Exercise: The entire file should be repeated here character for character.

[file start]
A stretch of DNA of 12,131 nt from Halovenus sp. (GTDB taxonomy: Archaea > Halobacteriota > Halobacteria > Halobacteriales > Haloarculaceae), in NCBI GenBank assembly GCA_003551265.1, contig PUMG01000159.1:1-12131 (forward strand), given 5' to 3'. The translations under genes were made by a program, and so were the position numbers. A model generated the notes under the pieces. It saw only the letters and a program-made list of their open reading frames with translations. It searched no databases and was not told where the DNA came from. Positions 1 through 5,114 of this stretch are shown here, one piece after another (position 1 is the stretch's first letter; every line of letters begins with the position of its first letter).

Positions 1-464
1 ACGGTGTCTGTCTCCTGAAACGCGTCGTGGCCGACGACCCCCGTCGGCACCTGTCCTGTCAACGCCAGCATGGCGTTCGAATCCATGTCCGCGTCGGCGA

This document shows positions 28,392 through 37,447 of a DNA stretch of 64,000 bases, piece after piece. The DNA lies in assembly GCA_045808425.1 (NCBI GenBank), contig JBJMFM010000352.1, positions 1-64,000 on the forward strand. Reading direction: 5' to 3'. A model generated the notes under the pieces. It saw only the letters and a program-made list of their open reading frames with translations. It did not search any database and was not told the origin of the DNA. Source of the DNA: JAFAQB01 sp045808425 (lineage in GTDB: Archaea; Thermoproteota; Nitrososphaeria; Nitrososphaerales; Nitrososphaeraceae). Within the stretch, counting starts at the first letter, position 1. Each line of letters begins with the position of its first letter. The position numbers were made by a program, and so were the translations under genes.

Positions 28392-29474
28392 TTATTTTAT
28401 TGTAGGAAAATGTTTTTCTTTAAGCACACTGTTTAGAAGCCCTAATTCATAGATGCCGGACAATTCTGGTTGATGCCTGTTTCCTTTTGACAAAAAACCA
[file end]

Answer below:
A stretch of DNA of 12,131 nt from Halovenus sp. (GTDB taxonomy: Archaea > Halobacteriota > Halobacteria > Halobacteriales > Haloarculaceae), in NCBI GenBank assembly GCA_003551265.1, contig PUMG01000159.1:1-12131 (forward strand), given 5' to 3'. The translations under genes were made by a program, and so were the position numbers. A model generated the notes under the pieces. It saw only the letters and a program-made list of their open reading frames with translations. It searched no databases and was not told where the DNA came from. Positions 1 through 5,114 of this stretch are shown here, one piece after another (position 1 is the stretch's first letter; every line of letters begins with the position of its first letter).

Positions 1-464
1 ACGGTGTCTGTCTCCTGAAACGCGTCGTGGCCGACGACCCCCGTCGGCACCTGTCCTGTCAACGCCAGCATGGCGTTCGAATCCATGTCCGCGTCGGCGA

This document shows positions 28,392 through 37,447 of a DNA stretch of 64,000 bases, piece after piece. The DNA lies in assembly GCA_045808425.1 (NCBI GenBank), contig JBJMFM010000352.1, positions 1-64,000 on the forward strand. Reading direction: 5' to 3'. A model generated the notes under the pieces. It saw only the letters and a program-made list of their open reading frames with translations. It did not search any database and was not told the origin of the DNA. Source of the DNA: JAFAQB01 sp045808425 (lineage in GTDB: Archaea; Thermoproteota; Nitrososphaeria; Nitrososphaerales; Nitrososphaeraceae). Within the stretch, counting starts at the first letter, position 1. Each line of letters begins with the position of its first letter. The position numbers were made by a program, and so were the translations under genes.

Positions 28392-29474
28392 TTATTTTAT
28401 TGTAGGAAAATGTTTTTCTTTAAGCACACTGTTTAGAAGCCCTAATTCATAGATGCCGGACAATTCTGGTTGATGCCTGTTTCCTTTTGACAAAAAACCA